Why: Because P2 is good for conversations and planning, but not for marketing or straight information display. Other themes do that better. But what about when you have a business website (total custom theme usually), but would like the blog you have on one of the pages to be P2 style? What about event sites, that need specialized templates for schedules, attendee listings, and the like, but have planning blogs that would be best served up P2 style?

I would install this plugin on every single site I set up, and would use it as the Blog page template when there’s a static front page.

This is an idea that is long overdue. Would someone please make it a reality? Thanks ever so!

Jitterbug Playlists, Take II

The speakers are finally hooked up throughout the Jitterbug, and PlayMySong is up and running. Woohoo! Haven’t put much music on the iPod attached to it yet, since in the meantime I was just streaming kexp or Pandora on a dock speaker, and it’s time to load it up. I’ll be adding a bunch of songs and albums this weekend (and thank you everyone for your suggestions last time around), but I was thinking it might be fun to feature some playlists from all my favorite WordPress people. So, say, someone could come in and listen to Ipstenu’s playlist while we troubleshot their broken blog, or Jaquith’s playlist while digging into some custom code. Even better, since people could potentially submit multiple playlists, someone might choose from Ipstenu’s Rock Out playlist, Ipstenu’s Relax-o-meter playlist, Jaquith’s Morning Mix, Jaquith’s In the Code Zone playlist, whatever.

Your challenge: Put together a playlist of about 90 minutes (20-30 songs depending on their length) that has a common thread to the songs, be it genre, tempo, cheering-up-factor, memories from your senior year, whatever. Basically, make a perfect mix tape. Give it a name. You can make as many of these as you want!

Put it/them in a comment on this post, or if you are shy, you can send it to me using the contact form on this site (or email me). Playlists MUST be about 90 minutes in length. Lists of albums or too few/too many songs will not be considered a playlist. I would love to have playlists we could put on from all the people I see at WordCamps, people who backed the Jitterbug, and people who are contributing to the WordPress project. My personal musical tastes bear some weight here, so know that I am unlikely to put death metal, contemporary country, or Christian rock in the rotation. (Punk, Americana/old school country, or gospel would be okay, though!)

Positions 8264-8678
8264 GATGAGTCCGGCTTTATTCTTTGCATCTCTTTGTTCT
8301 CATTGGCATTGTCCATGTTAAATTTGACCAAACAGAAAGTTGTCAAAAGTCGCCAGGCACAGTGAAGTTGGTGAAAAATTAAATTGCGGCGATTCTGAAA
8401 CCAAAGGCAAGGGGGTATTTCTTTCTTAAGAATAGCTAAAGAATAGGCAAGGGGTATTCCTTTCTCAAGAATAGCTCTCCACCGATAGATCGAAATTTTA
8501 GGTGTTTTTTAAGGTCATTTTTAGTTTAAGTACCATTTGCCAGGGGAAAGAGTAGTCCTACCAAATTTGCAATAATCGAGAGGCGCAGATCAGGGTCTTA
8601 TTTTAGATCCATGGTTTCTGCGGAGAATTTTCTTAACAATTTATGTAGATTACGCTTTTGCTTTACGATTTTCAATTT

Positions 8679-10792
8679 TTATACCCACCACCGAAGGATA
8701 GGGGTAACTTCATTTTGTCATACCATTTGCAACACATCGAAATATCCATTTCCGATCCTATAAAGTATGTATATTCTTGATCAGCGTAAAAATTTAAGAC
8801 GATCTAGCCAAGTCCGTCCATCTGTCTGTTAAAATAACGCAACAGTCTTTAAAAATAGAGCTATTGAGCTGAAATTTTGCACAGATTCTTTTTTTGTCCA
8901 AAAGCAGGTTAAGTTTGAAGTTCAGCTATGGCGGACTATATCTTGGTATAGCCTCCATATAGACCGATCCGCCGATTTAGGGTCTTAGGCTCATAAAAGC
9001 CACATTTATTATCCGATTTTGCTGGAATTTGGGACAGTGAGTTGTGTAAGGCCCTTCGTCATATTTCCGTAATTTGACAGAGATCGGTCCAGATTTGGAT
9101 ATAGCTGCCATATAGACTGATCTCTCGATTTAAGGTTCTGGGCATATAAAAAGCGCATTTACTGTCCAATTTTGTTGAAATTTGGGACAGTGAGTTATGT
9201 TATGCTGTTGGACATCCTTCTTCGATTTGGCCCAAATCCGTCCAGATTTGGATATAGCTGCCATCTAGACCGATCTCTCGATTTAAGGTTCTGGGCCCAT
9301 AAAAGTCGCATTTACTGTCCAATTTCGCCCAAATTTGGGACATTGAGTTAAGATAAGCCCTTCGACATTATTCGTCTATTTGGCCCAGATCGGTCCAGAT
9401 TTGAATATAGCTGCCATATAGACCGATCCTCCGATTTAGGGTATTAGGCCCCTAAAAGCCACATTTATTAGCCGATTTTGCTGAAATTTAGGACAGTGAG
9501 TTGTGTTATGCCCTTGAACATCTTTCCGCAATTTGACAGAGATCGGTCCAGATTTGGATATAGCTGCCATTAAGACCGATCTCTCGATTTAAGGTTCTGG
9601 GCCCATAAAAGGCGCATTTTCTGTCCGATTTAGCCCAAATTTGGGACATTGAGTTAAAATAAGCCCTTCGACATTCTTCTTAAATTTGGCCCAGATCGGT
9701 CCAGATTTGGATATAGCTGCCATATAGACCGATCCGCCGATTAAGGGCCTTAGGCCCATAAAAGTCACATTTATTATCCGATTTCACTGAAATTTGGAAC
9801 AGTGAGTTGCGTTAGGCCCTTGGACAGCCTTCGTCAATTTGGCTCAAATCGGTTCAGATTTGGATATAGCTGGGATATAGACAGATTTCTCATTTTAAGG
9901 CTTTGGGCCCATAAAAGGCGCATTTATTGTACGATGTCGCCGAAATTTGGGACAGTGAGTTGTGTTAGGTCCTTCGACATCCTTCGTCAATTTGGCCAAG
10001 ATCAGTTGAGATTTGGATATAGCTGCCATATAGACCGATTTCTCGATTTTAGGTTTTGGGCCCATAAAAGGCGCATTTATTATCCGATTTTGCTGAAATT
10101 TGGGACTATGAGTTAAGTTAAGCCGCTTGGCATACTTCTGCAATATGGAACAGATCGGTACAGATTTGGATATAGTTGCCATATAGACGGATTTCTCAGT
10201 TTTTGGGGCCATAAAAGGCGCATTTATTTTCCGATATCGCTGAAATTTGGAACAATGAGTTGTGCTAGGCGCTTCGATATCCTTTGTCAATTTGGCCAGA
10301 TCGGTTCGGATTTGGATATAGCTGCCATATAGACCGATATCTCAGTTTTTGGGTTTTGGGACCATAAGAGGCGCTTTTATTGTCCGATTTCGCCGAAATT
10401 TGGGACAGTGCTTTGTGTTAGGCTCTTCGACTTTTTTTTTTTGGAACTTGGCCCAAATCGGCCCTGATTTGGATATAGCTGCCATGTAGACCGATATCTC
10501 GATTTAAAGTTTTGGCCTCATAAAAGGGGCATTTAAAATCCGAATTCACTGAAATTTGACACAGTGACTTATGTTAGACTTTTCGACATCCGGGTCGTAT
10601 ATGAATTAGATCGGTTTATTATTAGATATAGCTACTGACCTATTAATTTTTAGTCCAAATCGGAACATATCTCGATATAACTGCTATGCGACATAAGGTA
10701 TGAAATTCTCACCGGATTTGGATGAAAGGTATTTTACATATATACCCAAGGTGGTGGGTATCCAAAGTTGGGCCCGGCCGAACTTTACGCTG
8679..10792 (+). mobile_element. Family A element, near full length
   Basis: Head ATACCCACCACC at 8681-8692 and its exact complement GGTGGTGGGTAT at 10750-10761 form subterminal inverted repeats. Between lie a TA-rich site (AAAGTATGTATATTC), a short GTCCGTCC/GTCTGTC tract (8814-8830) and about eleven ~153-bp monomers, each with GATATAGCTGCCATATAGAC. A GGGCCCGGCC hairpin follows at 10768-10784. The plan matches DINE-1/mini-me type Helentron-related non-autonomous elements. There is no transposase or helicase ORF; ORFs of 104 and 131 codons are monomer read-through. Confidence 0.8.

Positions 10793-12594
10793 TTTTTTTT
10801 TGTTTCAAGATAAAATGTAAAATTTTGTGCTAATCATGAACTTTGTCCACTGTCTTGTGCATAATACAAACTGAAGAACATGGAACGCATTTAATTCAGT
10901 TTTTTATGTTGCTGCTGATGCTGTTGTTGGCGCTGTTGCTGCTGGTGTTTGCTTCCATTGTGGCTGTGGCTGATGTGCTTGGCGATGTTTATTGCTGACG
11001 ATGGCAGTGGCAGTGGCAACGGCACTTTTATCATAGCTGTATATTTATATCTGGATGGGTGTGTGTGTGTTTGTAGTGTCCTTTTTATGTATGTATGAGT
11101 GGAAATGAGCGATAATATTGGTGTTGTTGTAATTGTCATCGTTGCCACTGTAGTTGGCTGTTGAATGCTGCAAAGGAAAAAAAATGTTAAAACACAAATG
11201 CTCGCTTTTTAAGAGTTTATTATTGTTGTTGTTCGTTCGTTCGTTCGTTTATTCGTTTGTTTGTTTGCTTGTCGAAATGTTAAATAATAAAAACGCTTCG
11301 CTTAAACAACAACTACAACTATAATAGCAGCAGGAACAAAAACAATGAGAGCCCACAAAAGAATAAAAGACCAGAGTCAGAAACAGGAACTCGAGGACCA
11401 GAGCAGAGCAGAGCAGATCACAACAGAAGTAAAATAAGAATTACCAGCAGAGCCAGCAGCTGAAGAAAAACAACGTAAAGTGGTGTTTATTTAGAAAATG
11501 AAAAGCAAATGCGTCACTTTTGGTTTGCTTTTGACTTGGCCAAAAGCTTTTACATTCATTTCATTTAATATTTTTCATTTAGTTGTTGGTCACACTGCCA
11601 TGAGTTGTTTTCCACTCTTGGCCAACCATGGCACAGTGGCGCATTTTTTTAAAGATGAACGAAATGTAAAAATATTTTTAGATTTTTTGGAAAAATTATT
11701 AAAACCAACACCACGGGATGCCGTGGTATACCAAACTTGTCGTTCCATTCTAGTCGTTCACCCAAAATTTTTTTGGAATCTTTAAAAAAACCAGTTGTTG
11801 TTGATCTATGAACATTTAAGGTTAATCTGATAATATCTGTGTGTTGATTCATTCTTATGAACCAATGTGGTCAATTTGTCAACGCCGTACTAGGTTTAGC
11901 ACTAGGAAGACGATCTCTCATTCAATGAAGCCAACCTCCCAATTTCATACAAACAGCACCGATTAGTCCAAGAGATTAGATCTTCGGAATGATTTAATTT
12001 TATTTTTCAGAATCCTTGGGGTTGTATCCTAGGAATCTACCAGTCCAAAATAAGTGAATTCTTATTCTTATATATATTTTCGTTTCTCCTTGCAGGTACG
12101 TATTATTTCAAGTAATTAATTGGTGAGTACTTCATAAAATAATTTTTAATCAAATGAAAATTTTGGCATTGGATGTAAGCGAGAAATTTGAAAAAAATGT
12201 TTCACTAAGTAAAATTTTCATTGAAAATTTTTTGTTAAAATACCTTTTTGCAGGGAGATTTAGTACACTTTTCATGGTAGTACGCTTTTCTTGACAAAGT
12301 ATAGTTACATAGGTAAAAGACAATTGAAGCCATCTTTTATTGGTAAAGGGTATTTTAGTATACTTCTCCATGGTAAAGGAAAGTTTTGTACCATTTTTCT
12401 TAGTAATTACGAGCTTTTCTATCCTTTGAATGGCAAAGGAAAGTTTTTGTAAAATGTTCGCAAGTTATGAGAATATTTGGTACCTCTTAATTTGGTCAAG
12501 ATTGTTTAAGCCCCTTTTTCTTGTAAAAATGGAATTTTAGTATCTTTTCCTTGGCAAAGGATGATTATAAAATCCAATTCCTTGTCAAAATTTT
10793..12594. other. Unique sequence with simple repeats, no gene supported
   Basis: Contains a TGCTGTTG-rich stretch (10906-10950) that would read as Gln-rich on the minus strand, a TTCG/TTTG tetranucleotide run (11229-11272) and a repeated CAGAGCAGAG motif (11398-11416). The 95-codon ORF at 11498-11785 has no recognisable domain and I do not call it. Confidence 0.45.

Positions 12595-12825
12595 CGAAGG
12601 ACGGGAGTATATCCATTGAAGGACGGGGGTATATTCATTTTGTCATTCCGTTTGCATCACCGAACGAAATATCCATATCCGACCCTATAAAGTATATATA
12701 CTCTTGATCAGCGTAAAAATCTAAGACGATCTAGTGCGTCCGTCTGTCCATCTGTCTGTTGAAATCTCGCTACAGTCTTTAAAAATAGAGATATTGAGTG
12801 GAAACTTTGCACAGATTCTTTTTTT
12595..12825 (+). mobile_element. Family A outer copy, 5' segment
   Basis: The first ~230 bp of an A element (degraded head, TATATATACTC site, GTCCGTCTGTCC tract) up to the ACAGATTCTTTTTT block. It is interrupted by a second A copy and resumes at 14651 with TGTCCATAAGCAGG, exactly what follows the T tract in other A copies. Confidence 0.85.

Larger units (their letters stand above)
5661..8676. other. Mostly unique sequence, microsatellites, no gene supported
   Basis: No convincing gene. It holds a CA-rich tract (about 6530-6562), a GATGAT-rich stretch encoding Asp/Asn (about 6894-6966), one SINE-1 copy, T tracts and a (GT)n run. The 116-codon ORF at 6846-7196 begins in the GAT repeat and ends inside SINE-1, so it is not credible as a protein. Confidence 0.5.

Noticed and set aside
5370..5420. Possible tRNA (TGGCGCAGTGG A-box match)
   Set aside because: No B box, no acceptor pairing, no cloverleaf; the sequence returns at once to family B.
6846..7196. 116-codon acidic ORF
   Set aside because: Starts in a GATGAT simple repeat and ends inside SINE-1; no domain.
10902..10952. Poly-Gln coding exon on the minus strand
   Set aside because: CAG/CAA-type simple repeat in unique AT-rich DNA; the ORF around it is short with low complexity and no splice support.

Playlists, playlists, playlists!

And yes, once everything is all loaded up, you would be able to activate your playlist from where you live using the app. :)

Breaking Into a Lock

I wanted to have some books at the Jitterbug on the shelf by the couches. Since my mom moved down here in October, I’ve had boxes of books sitting in a $65/mo storage unit one island over…mainly because I lost the lock combination. A friendly neighbor came over with bolt cutters, but the way the storage unit lock protector is designed, bolt cutters don’t fit (which makes sense, in retrospect). The storage unit people said to get a lock cut off they had to call a locksmith for $100. I turned to the internet.

There are a lot of videos out there on how to break into a Master lock. Cutting up a soda can to make a shim seems popular, but be warned: the new master locks have an anti-shim protection built in (not that I tried this method, since I don’t have any soda cans). The method I tried involved slowly making my way around the dial noting the natural stops and writing the points in the middle of each, crossing off the ones with a .5, and of the ones left discarding all those with the same last digit. This left me with the 3rd digit in the combination. Then there was a chart to try various combinations. It took a total of about 3 minutes. I should have googled it sooner.

A Tale of Two Brothers: Plans, Construction, and Dev Styles

When we first moved into the Jitterbug building, my two brothers came to help fix it up. I wanted to get rid of the bar that had been in place before, and build a little bakery counter that would be a comfortable height for me to work behind (I’m short) and use some old windows I’d bought off craigslist to showcase the baked goods.

Brother #1′s Approach:

We can definitely build it. First I need you to figure out exactly what size you want it to be, where the windows should go, and draw me up a plan — a basic blueprint to work from. Then we can look it over and figure out what exactly we’ll need and then we can put it together.

Brother #2′s Approach:

Counter about this high, stretching across this space, and using as many of those windows as we can fit in, with a shelf inside and some kind of back covering to keep dirt away? Yeah, I can do that. I’ll do it right after I finish this other thing.

Jane: But, Brother #2, don’t you need a plan, a blueprint?

Nah, I know what you want. If it’s not exactly what you were thinking as we go along, we’ll just check in along the way and we can always redo a bit if I don’t do it how you pictured it. It’s not rocket science, you’ll be happy with the end result one way or another.